Abstract
Quantum computers are expected to outperform conventional computers in several important applications, from molecular simulation to search algorithms, once they can be scaled up to large numbers—typically millions—of quantum bits (qubits)^{1,2,3}. For most solidstate qubit technologies—for example, those using superconducting circuits or semiconductor spins—scaling poses a considerable challenge because every additional qubit increases the heat generated, whereas the cooling power of dilution refrigerators is severely limited at their operating temperature (less than 100 millikelvin)^{4,5,6}. Here we demonstrate the operation of a scalable silicon quantum processor unit cell comprising two qubits confined to quantum dots at about 1.5 kelvin. We achieve this by isolating the quantum dots from the electron reservoir, and then initializing and reading the qubits solely via tunnelling of electrons between the two quantum dots^{7,8,9}. We coherently control the qubits using electrically driven spin resonance^{10,11} in isotopically enriched silicon^{12} ^{28}Si, attaining singlequbit gate fidelities of 98.6 per cent and a coherence time of 2 microseconds during ‘hot’ operation, comparable to those of spin qubits in natural silicon at millikelvin temperatures^{13,14,15,16}. Furthermore, we show that the unit cell can be operated at magnetic fields as low as 0.1 tesla, corresponding to a qubit control frequency of 3.5 gigahertz, where the qubit energy is well below the thermal energy. The unit cell constitutes the core building block of a fullscale silicon quantum computer and satisfies layout constraints required by errorcorrection architectures^{8,17}. Our work indicates that a spinbased quantum computer could be operated at increased temperatures in a simple pumped ^{4}He system (which provides cooling power orders of magnitude higher than that of dilution refrigerators), thus potentially enabling the integration of classical control electronics with the qubit array^{18,19}.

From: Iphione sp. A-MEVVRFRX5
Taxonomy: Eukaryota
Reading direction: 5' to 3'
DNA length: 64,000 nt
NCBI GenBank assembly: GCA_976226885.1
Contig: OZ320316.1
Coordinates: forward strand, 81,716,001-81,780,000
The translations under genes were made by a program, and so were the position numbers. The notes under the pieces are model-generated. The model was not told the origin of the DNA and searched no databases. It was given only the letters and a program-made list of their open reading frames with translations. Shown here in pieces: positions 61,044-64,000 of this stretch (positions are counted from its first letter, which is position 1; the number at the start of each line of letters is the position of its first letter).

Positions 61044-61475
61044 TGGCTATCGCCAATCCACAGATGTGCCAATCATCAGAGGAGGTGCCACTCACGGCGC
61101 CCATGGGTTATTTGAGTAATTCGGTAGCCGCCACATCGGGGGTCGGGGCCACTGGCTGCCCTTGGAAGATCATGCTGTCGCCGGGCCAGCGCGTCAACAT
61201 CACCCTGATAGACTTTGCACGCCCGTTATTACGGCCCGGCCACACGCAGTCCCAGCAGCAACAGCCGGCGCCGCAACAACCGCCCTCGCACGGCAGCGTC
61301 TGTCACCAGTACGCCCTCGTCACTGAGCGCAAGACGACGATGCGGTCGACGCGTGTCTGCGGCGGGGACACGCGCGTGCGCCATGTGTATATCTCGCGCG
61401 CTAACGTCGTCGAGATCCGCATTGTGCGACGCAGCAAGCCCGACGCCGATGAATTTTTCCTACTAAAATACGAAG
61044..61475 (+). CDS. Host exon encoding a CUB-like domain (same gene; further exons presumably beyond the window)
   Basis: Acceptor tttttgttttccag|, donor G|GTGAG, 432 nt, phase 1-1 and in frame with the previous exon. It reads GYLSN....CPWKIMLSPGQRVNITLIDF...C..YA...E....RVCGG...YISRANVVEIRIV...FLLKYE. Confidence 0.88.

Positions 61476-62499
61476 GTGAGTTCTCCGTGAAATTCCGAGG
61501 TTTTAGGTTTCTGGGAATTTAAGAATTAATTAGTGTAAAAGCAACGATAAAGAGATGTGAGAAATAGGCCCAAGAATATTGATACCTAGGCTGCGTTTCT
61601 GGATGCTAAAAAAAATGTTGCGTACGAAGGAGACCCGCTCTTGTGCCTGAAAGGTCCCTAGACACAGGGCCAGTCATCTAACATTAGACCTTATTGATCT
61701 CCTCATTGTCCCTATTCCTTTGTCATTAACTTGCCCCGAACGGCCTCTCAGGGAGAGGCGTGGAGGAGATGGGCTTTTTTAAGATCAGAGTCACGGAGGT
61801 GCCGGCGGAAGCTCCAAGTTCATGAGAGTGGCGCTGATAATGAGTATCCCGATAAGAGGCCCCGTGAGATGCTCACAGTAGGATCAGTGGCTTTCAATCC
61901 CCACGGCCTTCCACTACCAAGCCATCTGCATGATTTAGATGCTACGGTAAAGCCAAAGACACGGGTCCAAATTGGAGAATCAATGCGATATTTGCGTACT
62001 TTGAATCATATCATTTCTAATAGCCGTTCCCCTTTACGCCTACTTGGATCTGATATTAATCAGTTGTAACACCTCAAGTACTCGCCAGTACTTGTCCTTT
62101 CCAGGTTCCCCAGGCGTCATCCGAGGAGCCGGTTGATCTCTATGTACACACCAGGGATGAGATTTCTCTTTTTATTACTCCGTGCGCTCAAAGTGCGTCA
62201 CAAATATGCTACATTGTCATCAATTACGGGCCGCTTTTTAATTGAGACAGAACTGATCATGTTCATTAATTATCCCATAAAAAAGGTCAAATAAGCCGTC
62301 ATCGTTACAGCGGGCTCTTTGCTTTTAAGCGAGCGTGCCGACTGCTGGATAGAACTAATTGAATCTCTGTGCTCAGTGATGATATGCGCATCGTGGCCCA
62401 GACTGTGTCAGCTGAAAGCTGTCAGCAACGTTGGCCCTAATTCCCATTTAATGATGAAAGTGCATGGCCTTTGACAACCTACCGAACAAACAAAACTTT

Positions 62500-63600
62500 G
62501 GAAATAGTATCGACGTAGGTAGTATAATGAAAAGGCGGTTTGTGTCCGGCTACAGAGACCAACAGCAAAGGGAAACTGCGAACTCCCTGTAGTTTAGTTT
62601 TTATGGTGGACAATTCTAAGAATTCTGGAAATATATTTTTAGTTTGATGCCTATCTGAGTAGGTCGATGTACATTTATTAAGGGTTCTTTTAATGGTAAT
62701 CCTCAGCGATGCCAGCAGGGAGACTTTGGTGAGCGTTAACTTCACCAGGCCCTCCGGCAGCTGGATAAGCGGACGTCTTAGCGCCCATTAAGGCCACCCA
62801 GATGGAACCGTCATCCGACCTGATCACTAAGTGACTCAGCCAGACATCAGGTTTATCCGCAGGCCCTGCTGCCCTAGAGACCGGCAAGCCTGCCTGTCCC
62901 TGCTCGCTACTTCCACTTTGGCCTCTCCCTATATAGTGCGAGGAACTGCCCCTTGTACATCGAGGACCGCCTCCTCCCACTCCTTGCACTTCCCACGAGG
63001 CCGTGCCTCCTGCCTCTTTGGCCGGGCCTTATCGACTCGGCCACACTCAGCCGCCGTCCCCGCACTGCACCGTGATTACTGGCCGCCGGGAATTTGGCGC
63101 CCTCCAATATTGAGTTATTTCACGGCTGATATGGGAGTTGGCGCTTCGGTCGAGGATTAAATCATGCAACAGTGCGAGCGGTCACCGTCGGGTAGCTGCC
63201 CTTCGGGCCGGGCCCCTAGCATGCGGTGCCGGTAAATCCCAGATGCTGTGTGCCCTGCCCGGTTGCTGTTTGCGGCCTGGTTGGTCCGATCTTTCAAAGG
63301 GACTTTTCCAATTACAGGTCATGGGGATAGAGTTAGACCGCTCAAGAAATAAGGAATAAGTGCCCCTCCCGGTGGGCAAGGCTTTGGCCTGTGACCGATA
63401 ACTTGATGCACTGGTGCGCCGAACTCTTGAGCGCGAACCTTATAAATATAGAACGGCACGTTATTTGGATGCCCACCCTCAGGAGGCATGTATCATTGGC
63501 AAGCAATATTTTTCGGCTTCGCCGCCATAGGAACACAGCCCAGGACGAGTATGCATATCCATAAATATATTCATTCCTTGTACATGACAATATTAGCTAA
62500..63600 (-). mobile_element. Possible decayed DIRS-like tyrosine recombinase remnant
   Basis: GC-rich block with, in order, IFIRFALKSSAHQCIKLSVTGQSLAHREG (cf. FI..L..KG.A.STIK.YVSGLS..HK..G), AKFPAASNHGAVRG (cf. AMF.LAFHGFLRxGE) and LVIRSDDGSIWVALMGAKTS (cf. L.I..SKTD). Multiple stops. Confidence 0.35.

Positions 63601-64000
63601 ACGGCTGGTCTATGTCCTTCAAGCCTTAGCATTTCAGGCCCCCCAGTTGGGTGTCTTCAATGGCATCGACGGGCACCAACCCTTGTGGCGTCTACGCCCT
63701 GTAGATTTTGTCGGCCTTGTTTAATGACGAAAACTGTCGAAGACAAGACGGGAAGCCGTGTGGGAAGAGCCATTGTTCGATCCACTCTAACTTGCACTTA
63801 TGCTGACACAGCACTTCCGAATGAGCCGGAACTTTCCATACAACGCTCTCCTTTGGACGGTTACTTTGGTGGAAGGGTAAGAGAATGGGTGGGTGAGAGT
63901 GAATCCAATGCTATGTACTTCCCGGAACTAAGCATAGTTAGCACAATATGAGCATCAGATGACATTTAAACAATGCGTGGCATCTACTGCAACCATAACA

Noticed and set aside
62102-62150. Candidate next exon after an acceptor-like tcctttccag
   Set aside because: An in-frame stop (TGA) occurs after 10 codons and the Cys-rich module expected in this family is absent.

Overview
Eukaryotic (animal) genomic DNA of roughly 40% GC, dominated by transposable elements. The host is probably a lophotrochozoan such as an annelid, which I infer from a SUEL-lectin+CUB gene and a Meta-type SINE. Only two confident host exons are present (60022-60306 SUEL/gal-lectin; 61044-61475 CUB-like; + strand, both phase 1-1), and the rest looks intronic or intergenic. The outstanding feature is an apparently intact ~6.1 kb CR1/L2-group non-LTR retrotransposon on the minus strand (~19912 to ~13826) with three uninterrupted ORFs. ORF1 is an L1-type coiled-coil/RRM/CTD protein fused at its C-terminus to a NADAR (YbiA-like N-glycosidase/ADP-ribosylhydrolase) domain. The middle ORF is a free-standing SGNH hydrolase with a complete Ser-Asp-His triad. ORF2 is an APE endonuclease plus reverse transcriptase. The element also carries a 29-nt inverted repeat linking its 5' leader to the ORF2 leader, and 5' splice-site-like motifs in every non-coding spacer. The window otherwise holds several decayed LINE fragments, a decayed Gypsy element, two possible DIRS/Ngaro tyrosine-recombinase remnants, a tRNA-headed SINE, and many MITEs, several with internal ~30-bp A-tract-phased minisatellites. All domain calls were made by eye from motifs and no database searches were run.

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Data availability
The datasets generated and/or analysed during this study are available from the corresponding authors on reasonable request.
Code availability
The analysis codes that support the findings of the study are available from the corresponding authors on reasonable request.
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Acknowledgements
We acknowledge support from the US Army Research Office (W911NF1710198), the Australian Research Council (CE170100012), Silicon Quantum Computing Proprietary Limited and the NSW Node of the Australian National Fabrication Facility. The views and conclusions contained in this document are those of the authors and should not be interpreted as representing the official policies, either expressed or implied, of the Army Research Office or the US Government. The US Government is authorized to reproduce and distribute reprints for Government purposes notwithstanding any copyright notation herein. K.M.I. acknowledges support from a GrantinAid for Scientific Research by MEXT. J.C.L. and M.P.L. acknowledge support from the Canada First Research Excellence Fund and in part by the National Science Engineering Research Council of Canada. K.Y.T. acknowledges support from the Academy of Finland through projects 308161, 314302 and 316551. This work was funded in part by Silicon Quantum Computing Proprietary Limited.
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Contributions